Our Tinderbox World: Wildfire Prevention and Risk Reduction

Ever-worsening climate change (which is causing more extreme and prolonged heat, droughts, and thus vast areas of extremely dry vegetation: e.g., trees, shrubs, and grass) is adversely affecting the world’s fire ecology. There have been increasingly widespread fires in most western (and many southern) states in the U.S.  and across almost every region of the world, including the Arctic (e.g., Siberia and Alaska), Canada, Australia, the Amazon/Brazil (where fires are often intentionally started to illegally clear rainforest land for cattle grazing), and in Africa and Europe. Wildfires have always happened to some degree, but the size and intensity, the times of year, and the locations of many of today’s wildfires are unprecedented. Nations, states, municipalities, communities, policymakers, neighborhood groups, builders and designers, land owners, building owners and home owners, and individuals all have a part to play in helping reduce wildfire risks, preventing wildfires from spreading into built environments, and creating more fire-adapted and resilient communities and structures.








As a resident of the western United States, I have been negatively affected by the worsening wildfires (more frequent and much bigger, hotter fires) and the ever-longer fire seasons that we’ve been experiencing these past 5+ years. The regular and explosive fires that can now happen almost any month of the year, mass evacuations, red flag warnings, hazardous and acrid-smelling smoke in the air (tiny particulates that get deep into your lungs and can make it feel like you’re sucking on a filthy truck exhaust pipe any time you’re outside) sometimes lingering for weeks at a time, apocalyptic burnt-orange/brown skies that block out the sun, sooty ash (including tiny pieces of people’s books/homes/lives) covering every outdoor surface (requiring the use of windshield wipers to clear car windshields), extended power outages, and major disruptions to work and life in general have taken a toll on millions of us. And many of us know people who have lost their homes and their sense of security—and who became climate refugees, facing displacement and years of insurance headaches and PTSD and nightmares—because of these fires. I have some good friends who went through this trauma in 2017; they had to flee a giant wildfire at night and barely got out alive. I helped sift through the rubble and toxic ashes of their destroyed home and work studio; it looked like a large bomb had been dropped on their property, which had formerly been an oak woodland paradise and a sort of refuge. That was an intense and emotionally jarring experience, and it left a mark on me. Last year, after many years of living in a beautiful and beloved but increasingly fiery region (with dwindling water resources), my husband and I moved to a wetter, more affordable area that has less fire risk (less risk for now, though I know conditions will continue to change and no place is safe from climate-related calamities).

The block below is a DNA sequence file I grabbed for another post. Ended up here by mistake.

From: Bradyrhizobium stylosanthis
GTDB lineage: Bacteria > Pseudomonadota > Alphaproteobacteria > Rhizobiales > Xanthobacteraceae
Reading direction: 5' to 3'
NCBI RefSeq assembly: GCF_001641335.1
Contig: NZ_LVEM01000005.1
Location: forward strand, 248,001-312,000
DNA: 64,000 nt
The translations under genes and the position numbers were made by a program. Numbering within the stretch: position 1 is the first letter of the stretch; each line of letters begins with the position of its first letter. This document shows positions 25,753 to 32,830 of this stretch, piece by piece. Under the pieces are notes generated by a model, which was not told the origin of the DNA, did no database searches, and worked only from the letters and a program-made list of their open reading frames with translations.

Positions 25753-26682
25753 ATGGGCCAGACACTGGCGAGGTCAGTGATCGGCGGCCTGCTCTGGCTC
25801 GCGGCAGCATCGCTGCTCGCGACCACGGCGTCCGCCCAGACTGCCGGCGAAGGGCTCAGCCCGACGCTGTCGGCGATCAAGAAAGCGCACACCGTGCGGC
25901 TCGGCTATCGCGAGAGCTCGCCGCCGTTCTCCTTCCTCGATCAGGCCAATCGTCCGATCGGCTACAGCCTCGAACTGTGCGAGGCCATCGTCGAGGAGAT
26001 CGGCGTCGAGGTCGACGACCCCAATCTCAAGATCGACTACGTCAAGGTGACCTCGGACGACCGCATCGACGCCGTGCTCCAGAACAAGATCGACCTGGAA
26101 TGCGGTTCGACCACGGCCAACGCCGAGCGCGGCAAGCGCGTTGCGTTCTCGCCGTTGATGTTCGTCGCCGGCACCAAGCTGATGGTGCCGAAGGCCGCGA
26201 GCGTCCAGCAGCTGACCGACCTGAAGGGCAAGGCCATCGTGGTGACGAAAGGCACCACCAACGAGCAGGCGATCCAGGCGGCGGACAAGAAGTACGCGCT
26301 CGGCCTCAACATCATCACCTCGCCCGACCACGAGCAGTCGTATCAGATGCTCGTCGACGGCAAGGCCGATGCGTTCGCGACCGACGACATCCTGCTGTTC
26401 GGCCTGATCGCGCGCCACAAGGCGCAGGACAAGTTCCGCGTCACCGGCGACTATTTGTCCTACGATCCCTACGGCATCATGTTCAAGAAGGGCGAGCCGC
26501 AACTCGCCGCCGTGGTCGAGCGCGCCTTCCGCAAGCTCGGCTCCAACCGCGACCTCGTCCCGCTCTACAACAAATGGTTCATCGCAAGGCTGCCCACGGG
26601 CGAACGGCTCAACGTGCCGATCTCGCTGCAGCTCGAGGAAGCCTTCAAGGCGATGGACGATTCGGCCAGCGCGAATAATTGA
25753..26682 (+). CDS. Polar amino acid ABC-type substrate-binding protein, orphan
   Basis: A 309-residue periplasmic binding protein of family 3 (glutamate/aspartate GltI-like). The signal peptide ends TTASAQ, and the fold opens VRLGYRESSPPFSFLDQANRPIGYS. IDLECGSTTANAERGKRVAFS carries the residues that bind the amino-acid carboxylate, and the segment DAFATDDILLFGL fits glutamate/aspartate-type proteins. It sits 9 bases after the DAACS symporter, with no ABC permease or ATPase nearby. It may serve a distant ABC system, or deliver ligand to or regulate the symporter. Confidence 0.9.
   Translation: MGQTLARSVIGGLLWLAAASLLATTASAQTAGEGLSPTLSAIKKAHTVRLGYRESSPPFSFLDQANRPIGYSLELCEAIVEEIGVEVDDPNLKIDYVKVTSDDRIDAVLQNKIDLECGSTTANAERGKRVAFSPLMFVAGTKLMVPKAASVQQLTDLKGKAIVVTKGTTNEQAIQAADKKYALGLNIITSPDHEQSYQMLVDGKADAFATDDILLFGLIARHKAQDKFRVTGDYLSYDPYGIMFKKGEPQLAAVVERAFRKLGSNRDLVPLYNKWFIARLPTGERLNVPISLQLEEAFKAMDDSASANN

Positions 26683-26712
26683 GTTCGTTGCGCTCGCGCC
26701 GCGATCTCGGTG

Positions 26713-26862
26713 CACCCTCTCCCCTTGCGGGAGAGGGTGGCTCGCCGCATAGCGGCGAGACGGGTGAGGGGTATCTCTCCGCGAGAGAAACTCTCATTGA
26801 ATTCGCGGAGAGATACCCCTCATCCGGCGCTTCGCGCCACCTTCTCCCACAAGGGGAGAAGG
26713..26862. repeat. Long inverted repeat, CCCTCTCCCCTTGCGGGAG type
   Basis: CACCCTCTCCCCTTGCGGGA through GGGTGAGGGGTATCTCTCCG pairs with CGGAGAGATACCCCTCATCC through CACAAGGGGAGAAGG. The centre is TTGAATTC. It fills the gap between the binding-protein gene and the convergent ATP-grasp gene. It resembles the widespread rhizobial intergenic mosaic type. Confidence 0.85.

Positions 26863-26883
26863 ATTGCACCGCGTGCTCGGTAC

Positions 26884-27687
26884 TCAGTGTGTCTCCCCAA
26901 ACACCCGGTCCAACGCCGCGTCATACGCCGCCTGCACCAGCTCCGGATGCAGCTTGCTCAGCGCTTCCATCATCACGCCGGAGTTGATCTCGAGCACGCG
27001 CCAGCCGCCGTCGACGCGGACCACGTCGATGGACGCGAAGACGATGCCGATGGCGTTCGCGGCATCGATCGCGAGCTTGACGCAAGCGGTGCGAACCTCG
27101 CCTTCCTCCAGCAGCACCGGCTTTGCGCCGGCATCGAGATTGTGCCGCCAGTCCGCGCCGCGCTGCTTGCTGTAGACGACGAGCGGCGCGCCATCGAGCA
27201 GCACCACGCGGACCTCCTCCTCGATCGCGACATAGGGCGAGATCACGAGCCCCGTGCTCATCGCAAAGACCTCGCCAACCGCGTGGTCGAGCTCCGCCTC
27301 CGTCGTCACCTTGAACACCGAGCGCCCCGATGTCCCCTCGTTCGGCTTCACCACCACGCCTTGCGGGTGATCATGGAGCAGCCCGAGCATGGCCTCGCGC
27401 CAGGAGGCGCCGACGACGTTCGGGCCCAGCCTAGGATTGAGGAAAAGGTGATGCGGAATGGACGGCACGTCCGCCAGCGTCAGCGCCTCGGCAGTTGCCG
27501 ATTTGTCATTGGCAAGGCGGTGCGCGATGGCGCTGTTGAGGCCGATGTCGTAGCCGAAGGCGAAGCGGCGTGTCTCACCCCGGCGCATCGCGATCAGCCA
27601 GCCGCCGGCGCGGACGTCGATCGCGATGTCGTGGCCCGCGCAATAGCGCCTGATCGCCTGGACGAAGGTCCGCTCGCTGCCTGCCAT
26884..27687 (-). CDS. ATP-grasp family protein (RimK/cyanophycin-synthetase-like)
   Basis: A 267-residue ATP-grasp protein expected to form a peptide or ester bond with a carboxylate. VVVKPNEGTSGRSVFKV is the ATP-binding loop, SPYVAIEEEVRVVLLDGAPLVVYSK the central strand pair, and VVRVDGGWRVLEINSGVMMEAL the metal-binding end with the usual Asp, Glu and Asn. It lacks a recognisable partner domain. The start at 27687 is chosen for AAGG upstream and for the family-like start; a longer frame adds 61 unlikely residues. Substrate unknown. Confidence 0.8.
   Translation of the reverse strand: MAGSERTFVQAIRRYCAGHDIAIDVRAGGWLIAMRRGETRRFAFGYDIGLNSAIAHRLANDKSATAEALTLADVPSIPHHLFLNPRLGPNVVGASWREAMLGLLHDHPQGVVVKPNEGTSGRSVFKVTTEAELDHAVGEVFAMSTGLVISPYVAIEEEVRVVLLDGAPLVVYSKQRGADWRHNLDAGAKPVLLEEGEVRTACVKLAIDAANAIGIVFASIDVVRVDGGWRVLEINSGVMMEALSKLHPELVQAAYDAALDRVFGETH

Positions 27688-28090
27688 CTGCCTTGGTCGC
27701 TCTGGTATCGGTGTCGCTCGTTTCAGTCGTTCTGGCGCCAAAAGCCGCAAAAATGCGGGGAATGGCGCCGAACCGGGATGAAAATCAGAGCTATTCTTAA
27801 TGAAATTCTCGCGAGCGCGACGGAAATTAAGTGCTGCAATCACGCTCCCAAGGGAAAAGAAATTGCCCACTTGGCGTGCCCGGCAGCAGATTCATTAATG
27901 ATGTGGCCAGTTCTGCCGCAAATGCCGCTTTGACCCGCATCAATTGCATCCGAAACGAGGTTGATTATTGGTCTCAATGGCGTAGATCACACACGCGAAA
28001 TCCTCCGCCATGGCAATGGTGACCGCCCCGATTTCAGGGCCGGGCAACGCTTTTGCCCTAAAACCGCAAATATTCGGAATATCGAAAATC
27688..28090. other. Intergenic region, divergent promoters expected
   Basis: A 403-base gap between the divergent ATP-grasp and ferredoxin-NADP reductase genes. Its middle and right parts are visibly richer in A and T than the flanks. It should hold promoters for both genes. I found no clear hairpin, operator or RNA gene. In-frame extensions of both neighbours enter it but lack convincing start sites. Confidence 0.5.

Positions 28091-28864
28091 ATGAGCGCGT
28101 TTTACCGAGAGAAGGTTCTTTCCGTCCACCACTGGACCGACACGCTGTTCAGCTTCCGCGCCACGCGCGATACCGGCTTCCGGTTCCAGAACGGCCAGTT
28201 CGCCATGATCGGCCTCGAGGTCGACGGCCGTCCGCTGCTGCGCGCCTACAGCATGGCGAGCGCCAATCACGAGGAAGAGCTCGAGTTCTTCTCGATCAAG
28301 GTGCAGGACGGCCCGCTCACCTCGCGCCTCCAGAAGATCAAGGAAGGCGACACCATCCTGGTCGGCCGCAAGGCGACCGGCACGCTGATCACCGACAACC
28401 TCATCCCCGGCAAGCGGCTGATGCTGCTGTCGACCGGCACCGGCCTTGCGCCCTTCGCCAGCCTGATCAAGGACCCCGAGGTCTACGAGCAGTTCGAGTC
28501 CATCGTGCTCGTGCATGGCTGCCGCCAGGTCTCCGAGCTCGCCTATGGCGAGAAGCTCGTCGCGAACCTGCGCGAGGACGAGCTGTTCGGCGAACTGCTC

When doing this research on wildfire risk reduction resources, I was heartened to discover that there are many experts (e.g., fire ecologists, pyrogeographers, and all types of fire science aficionados and fire safety officials) doing good work, and some smart and positive efforts are underway to lessen the wildfire risks going forward. For example, there is a growing understanding among land managers, fire agencies, policymakers, and state and county staff of the need for some prescribed fires (AKA controlled/managed burns or “good fire”): a once-traditional, indigenous practice to reduce dry and dead vegetation (fuels) and to safely mimic and manage what would occur naturally if most wildfires hadn’t been suppressed over the last century. I’ve been glad to observe that, in some areas at least, prescribed fires have been happening more frequently, despite the permitting hurdles. I’ve also read about prescribed burns (as well as greenbelt buffers) that did, in fact, help protect some neighborhoods from recent fires.